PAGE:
In 2007, my family and I left Wahoo. Most of that summer we lived in a subdivision of Omaha. When school started, I moved in with my cousin and her family so I was able to attend school with her at Millard South High School. I met so many new people there. People there were finally accepting of me for who I was regardless of my sexual orientation or gender expression. I even met many other openly lesbian, gay, bisexual, transgender, queer, and asexual (LGBTQA) students. Millard South was a safer environment for me. I was able to open up and become the person who I truly was all along.
Millard South even offered many more academic opportunities than the small town school did. I was able to take part in the German program. I was able to thrive there, and I soon gained confidence in myself. I was even somewhat popular, although I attribute that to the fact that I was openly queer and ‘different.’ In many aspects different was good. I might not have been ‘normal,’ but I was accepted for who I was.
Students and teachers at Millard South actually thought something of me. They believed that I could do some awesome things in my future. I had a couple of teachers who believed in me especially when I did not believe in myself. They gave me encouragement. They told me to keep fighting for what was right. They believed in me when I really needed someone, when even my own family was not there for me. I will never forget all that they did for me and I hope I can repay them.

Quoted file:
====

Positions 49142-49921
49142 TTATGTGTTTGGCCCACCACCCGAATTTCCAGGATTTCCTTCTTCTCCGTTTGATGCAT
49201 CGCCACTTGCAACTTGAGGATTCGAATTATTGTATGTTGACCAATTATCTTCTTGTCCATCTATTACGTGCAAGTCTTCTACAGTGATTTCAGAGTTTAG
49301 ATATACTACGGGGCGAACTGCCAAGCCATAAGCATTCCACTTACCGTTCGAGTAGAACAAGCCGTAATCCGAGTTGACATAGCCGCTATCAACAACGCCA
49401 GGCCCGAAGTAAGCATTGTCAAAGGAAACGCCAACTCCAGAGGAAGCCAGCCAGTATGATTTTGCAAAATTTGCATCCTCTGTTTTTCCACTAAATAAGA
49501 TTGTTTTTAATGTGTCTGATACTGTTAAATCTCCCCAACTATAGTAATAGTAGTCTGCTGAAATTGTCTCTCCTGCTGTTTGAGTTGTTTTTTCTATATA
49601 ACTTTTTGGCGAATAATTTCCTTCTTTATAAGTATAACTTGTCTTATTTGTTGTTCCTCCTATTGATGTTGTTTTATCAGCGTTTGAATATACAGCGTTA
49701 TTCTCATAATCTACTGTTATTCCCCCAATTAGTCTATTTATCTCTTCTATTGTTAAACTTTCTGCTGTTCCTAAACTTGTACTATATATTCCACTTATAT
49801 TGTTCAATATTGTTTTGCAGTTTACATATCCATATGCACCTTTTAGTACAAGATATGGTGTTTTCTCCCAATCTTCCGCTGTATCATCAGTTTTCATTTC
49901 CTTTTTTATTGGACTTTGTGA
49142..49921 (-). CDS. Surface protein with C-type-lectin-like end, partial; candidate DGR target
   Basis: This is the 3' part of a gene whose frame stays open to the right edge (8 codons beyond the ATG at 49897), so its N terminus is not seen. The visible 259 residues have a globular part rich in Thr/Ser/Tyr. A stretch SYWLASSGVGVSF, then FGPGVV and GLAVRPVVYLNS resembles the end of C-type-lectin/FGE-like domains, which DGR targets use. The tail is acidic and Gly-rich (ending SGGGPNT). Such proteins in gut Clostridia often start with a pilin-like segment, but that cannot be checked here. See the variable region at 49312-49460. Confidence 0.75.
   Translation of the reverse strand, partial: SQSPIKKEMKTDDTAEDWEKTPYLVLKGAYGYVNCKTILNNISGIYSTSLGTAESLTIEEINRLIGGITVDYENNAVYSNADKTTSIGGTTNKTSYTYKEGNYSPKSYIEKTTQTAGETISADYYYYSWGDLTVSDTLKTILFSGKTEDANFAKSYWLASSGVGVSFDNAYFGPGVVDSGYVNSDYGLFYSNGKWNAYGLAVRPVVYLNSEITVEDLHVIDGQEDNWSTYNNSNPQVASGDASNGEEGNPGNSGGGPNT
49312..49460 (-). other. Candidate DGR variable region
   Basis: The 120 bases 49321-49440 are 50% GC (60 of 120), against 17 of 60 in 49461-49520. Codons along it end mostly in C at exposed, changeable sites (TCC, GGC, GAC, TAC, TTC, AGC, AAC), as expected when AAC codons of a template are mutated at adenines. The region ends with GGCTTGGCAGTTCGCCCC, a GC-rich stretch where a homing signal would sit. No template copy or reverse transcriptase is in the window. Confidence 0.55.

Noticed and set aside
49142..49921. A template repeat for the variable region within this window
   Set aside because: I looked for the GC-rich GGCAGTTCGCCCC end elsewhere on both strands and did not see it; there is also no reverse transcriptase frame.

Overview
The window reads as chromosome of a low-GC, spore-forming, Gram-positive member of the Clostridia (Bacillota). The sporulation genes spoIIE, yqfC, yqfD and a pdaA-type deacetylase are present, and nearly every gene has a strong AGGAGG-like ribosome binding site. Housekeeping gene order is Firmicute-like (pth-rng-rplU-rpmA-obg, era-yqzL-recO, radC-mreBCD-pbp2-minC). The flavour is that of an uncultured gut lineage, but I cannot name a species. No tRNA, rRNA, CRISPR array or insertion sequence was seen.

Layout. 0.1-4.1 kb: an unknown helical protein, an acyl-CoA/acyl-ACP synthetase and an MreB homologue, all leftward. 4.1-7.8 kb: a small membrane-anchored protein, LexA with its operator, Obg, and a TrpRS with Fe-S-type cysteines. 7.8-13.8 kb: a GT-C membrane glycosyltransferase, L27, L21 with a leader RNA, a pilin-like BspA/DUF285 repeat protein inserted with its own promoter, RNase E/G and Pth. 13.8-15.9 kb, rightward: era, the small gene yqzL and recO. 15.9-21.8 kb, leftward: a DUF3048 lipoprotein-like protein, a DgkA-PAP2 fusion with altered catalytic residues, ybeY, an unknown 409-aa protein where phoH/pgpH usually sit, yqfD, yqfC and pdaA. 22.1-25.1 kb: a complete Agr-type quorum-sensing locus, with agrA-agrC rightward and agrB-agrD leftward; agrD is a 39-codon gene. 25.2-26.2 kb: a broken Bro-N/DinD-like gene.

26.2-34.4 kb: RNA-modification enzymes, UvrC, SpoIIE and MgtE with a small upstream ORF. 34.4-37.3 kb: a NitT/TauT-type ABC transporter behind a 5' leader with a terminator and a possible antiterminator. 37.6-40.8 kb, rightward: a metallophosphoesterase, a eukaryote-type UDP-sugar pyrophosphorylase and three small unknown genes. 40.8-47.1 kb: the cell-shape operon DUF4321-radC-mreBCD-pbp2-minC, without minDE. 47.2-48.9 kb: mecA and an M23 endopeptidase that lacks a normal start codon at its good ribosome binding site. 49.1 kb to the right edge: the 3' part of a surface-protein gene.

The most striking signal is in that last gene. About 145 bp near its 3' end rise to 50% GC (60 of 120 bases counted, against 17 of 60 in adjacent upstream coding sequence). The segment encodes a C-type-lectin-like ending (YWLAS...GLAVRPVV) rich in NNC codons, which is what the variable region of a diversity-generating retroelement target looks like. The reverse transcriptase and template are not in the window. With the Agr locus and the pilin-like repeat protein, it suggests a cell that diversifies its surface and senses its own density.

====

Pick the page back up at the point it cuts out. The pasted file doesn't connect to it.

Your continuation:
Junior year at Millard South flew bye and the next thing I knew, I was a senior. I was terrified of what would be in my future. However, I could not wait for the end of the year because I wanted to move on to college.
My new pride and confidence did not help me at home. My mother and her boyfriend acted as if they hated me. They probably did. She not only did not understand who I was, she seemed not interested in trying to learn. Her boyfriend, who had been living with us since we lived in Wahoo, had said he wanted me dead. He truly hated me then and will always. He has never told me why and I do not care. They both thought I needed to see a psychologist.
On that particular issue, they were right. I needed to see someone who could help me understand myself. I had known for years that I was different and my time at Millard South allowed me to develop and embrace certain parts of my identity. I knew there was more, but I could not figure out what. I could not piece together why I felt that a part of me was incomplete.